I'm using Real Mathematical Analysis by Pugh to supplement my analysis class, and the book has been clear thus far, but I've been stuck for days on a concept I've had a hard time understanding.(adsbygoogle = window.adsbygoogle || []).push({});

Just for reference, here is how a homeomorphism is defined:

And here is how connectedness is defined: Let M and N be metric spaces. If f: M->N is a bijection and f is continuous and the in verse bijection f^{-1}:N->M is also continuous is also continuous then f is ahomeomorphismand M, N are homeomorphic.

I understand that M connected and M homeomorphic to N implies N connected, and that M connected, f:M->N continuous, and f onto implies N connected. However, what I don't understand are examples such as the following: Let M be a metric space. If M has a proper clopen subset A, M isdisconnected. For there is aseparationof M into proper, disjoint clopen subsets. M isconnectedif it is not disconnected - it contains no proper clopen subset.

ExampleThe union of two disjoint closed intervals is not homeomorphic to a single interval. One set is disconnected and the other is connected.ExampleThe closed interval [a,b] is not homeomorphic to the circle S^{1}. for removal of a point x in (a,b) disconnects [a,b] while the circle remains connected upon removal of any point. More precisely, suppose that h: [a,b] is a homeomorphism. Choose a point x in (a,b), and consider X = [a,b] \ {x}. The restriction of h to X is a homeomorphism from X onto Y, where Y is the circle with one point, hx, removed. But X is disconnected, while Y is connected. Hence h can not exist and the segment is not homeomorphic to the circle.What I don't understand is how M connected and N disconnected implies M, N not homeomorphic, as in the first example. If I take this as being true, I understand the logic of the second example, with the detailed explanation of the process of removing a point. However, I still don't see M connected and N disconnected implying M,N not homeomorphic.ExampleThe circle is not homeomorphic to the figure eight. Removing any two points of the circle disconnects it, but this is not true of the figure eight. Or, removing the crossing point disconnects the figure eight, but removing no points disconnects the circle.pg 85 Pugh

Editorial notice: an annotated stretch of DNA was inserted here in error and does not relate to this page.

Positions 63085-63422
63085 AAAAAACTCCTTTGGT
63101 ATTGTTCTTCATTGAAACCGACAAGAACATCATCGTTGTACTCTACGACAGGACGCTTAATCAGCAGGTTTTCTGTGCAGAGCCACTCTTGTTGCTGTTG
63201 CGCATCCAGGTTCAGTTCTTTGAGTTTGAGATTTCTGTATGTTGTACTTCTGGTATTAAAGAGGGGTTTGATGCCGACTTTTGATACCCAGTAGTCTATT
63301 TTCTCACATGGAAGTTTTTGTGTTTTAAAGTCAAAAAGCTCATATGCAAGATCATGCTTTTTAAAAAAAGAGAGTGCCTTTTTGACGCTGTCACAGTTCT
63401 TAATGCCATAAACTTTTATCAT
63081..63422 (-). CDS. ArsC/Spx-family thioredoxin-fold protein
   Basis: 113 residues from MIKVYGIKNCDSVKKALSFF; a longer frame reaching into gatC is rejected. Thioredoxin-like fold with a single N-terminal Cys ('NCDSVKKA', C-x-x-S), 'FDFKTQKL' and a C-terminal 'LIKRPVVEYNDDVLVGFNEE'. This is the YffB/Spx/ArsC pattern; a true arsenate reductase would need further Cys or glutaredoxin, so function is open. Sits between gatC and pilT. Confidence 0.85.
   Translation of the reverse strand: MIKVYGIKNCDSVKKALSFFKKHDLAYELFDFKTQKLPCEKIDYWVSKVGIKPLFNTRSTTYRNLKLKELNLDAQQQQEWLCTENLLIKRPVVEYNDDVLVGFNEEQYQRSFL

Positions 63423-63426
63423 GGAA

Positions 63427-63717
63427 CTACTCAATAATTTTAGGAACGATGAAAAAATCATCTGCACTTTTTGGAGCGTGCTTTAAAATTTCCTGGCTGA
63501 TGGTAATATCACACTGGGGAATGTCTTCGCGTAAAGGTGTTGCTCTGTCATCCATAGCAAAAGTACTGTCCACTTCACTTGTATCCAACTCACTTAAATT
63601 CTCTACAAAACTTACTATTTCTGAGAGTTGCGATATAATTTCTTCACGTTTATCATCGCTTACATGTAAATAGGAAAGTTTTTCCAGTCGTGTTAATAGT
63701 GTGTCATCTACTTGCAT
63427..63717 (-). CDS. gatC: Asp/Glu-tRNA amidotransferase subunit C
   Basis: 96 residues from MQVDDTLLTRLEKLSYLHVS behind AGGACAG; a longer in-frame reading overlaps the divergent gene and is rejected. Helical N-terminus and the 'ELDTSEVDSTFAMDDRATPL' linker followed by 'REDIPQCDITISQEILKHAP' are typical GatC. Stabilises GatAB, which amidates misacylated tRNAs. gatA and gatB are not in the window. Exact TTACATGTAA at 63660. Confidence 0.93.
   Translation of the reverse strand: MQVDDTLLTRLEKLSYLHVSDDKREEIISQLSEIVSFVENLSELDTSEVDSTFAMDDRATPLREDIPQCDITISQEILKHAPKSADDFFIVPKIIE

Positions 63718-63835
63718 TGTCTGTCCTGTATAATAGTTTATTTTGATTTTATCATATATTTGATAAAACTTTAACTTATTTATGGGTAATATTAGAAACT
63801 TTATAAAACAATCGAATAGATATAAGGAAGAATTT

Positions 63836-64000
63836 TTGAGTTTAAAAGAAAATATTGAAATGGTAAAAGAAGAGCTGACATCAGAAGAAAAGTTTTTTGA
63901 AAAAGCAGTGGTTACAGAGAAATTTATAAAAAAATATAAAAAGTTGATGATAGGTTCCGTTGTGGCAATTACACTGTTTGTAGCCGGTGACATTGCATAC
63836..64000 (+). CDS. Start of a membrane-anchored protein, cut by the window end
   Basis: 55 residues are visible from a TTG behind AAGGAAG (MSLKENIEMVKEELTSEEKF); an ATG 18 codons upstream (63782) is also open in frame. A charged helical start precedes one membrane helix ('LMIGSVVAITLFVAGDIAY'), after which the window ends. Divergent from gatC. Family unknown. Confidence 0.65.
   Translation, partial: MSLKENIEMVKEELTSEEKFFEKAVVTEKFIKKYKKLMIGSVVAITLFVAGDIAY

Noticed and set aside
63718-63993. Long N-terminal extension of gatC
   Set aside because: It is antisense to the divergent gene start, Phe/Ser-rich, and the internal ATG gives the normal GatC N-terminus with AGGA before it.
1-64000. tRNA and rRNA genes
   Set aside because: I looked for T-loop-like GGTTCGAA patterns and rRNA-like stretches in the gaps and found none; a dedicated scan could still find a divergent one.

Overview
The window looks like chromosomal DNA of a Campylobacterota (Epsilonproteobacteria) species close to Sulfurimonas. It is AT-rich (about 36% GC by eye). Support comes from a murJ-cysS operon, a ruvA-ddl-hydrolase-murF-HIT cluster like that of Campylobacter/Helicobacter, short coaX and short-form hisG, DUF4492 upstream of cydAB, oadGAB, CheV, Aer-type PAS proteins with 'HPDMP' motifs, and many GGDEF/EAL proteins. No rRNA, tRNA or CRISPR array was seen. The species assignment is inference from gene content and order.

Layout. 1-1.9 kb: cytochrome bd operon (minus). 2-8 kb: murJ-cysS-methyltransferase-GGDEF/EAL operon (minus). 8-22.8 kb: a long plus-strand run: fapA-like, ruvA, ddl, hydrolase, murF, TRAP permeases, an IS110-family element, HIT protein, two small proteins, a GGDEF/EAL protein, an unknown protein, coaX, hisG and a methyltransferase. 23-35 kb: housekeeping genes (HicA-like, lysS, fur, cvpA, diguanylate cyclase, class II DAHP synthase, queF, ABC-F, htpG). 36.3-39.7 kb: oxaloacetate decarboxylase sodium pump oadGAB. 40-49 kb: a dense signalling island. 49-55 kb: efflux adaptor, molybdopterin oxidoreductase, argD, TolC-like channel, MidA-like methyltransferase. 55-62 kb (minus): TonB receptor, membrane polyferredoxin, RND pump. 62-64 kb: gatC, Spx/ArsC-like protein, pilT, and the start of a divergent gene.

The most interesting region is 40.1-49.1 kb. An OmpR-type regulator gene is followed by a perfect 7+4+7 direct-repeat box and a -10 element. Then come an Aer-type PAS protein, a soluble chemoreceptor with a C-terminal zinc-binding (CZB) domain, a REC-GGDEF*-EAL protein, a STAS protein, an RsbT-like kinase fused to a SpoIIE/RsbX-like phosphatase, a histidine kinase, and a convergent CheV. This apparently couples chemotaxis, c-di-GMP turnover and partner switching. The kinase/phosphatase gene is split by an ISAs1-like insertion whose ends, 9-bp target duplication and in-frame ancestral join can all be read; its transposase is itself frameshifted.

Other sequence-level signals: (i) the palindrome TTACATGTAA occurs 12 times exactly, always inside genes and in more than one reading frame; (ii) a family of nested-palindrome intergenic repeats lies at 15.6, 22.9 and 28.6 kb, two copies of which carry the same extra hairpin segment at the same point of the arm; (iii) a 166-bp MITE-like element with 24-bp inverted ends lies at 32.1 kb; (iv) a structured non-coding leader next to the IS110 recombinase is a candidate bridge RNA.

Many thanks to anyone who can help me out.

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# Relationship b/w Connectedness and Homeomorphisms

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